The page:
Monday (4/11) on the PBS Newshour program, Ray Suarez reports, “Amid cheers and applause, the Detroit Symphony Orchestra took to the stage this weekend for two free performances, their first since a six-month-long strike. Much of the dispute was over how deep a pay cut musicians would have to take to help the struggling symphony balance its budget. After marathon negotiations, a salary decrease that averages 23 percent over three years was finally agreed upon last week. That brings the minimum salary down to roughly $80,000. The orchestra will also have fewer musicians.” DSO Music Director Leonard Slatkin says, “We learned that there is a global community out there who is phenomenally interested in what we do. Our job now is to capitalize on all those people who were involved in the discussion and to say, how can we reach you? How can we become actively part of your life?” Suarez interviews Mark Stryker of the Detroit Free Press, who followed the strike closely, about the causes of the strike, the challenges ahead for the organization, and the weekend’s concerts. To watch the full segment, click here.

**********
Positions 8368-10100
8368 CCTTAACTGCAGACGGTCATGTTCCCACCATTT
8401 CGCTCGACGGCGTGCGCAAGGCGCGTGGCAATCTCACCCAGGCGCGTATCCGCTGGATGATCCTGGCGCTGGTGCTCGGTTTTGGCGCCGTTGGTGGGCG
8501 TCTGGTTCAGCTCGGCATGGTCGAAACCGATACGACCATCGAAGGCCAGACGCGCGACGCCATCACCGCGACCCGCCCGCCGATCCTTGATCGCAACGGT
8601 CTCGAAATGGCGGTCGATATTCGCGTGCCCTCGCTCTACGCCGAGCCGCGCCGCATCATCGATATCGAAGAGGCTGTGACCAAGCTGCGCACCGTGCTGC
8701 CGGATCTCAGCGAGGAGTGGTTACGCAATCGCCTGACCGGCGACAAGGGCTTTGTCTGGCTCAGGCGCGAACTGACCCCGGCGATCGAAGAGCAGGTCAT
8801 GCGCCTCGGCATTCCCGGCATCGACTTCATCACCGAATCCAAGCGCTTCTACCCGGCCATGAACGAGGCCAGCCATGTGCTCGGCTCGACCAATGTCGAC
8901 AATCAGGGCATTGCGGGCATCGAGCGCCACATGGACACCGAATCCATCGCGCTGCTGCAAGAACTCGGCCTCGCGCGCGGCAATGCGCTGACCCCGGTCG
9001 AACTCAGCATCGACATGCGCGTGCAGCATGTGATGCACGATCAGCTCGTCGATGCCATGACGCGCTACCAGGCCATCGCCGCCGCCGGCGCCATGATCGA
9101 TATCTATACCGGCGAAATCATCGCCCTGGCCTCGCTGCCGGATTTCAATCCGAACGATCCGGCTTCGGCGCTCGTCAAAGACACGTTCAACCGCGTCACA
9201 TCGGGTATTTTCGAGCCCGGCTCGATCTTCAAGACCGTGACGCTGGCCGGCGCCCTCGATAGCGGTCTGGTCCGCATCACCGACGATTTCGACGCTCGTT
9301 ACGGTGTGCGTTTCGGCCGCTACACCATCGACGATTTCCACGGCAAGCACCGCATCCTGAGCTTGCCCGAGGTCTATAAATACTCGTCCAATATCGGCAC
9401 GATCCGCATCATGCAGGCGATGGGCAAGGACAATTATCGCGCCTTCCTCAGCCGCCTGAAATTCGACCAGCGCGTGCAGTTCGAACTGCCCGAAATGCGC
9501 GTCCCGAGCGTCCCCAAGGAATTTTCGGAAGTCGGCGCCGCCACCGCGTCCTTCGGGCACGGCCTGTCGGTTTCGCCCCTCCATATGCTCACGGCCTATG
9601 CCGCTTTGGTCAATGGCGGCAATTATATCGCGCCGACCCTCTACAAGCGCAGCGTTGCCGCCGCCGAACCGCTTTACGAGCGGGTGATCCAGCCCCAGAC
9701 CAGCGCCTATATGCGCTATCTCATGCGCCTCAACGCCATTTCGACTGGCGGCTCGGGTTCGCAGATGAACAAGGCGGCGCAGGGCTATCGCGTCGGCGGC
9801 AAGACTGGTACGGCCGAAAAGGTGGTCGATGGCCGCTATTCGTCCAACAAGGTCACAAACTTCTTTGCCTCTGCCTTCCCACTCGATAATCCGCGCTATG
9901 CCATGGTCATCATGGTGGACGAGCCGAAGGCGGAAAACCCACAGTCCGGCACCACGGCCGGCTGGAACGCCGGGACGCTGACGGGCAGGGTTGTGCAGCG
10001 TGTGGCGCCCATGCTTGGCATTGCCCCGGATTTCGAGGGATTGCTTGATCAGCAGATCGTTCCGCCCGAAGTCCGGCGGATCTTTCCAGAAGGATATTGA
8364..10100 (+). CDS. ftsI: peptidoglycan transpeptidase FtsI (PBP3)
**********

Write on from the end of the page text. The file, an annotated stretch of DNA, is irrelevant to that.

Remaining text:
Posted April 13, 2011